MANCHESTER, ENGLAND - MAY 22: Jamie Vardy of England looks on during the International Friendly match between England and Turkey at Etihad Stadium on May 22, 2016 in Manchester, England. (Photo by Laurence Griffiths/Getty Images)

As well as supplying the entire England squad – the only nation to be derived from just one league – the EPL also contributes a whole team of players for the Belgian, Welsh and Republic of Ireland squads. Hosts and pre-tournament favourites France will also be relying on nine Premier League players, calling on six during their opening 2-1 win over Romania on Friday night. A late wonder-strike from West Ham’s Dimitri Payet added to a header from Arsenal’s Olivier Giroud as France took a big step closer to the last 16.

Giroud’s Arsenal are one of six English clubs to be ever-present in the Premier League and combined, these teams account for one in ten of the players on show at these Euros. Interestingly, each of the clubs appears to have a favoured european nation that it has sourced a high proportion of its players. So who does transfer history suggest Arsenal, Chelsea, Liverpool, Manchester United, Everton and Tottenham will be hoping for in the Euro 2016 sweepstake?

MUNICH, GERMANY - MARCH 29:  Mesut Ozil of Germany in action during the international friendly match between Germany and Italy at Allianz Arena on March 29, 2016 in Munich, Germany.  (Photo by Claudio Villa/Getty Images)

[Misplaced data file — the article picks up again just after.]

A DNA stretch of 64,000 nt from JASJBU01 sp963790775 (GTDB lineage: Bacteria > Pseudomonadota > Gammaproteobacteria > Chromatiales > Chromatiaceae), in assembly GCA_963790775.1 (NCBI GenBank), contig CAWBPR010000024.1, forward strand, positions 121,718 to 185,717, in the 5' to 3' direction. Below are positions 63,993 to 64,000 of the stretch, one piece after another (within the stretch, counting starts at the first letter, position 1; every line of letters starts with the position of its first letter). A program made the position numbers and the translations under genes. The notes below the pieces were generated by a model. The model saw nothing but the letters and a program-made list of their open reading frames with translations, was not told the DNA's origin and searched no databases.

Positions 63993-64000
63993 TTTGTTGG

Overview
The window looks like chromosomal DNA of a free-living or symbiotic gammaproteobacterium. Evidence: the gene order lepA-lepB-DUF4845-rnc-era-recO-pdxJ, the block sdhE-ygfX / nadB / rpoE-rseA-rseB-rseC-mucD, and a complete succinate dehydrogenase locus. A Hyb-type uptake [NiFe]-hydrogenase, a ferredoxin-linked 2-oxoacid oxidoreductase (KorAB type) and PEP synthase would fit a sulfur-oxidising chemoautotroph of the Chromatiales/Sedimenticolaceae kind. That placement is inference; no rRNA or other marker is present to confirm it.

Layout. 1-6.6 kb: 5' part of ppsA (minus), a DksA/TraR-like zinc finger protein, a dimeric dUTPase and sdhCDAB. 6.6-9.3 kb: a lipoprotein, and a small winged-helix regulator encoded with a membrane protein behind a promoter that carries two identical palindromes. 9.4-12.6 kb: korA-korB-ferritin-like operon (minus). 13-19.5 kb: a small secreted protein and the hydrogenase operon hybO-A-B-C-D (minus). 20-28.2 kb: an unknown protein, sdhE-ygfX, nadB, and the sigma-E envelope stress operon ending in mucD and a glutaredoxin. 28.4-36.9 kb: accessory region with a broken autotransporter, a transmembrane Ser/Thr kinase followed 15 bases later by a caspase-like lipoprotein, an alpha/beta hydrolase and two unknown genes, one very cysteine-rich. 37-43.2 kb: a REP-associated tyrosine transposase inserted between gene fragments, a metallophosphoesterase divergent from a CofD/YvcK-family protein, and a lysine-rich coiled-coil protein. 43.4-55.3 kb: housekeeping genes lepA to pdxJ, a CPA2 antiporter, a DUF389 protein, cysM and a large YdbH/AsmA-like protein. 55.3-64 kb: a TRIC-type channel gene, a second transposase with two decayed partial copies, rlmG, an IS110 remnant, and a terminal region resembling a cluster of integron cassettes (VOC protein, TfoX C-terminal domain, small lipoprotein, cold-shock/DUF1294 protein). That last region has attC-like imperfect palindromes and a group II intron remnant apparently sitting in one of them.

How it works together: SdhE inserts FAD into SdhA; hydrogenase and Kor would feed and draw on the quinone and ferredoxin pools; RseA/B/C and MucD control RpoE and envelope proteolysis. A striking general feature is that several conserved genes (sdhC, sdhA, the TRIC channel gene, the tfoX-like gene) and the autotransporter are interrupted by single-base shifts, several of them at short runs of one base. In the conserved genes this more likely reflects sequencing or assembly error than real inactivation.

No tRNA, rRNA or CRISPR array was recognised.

Arsenal’s Mesut Ozil in the colours of Germany. (Photo by Claudio Villa/Getty Images)


Arsenal – France

EPL Arsenal, French XI: Warmuz, Sagna, Clichy, Koscielny, Gallas, Vieira, Petit, Pires, Wiltord, Henry, Anelka – Manager: Arsene Wenger


Chelsea – Italy

EPL Chelsea, Italian XI: Cudicini, Panucci, Percassi, Di Cesare, Di Matteo, Ambrosetti, Dalla Bona, Borini, Zola, Casiraghi, Vialli – Managers: Antonio Conte, Claudio Ranieri, Carlo Ancelotti


Liverpool – Germany

EPL Liverpool, German XI: Karius, Babbel, Ziege, Can, Hamann, Sama, Matip, Sahin (both German-born), Yesil, Riedle, Dundee – Manager: Jurgen Klopp

LIVERPOOL, UNITED KINGDOM - APRIL 10:  Jurgen Klopp manager of Liverpool gives a thumbs up during the Barclays Premier League match between Liverpool and Stoke City at Anfield on April 10, 2016 in Liverpool, England.  (Photo by Clive Brunskill/Getty Images)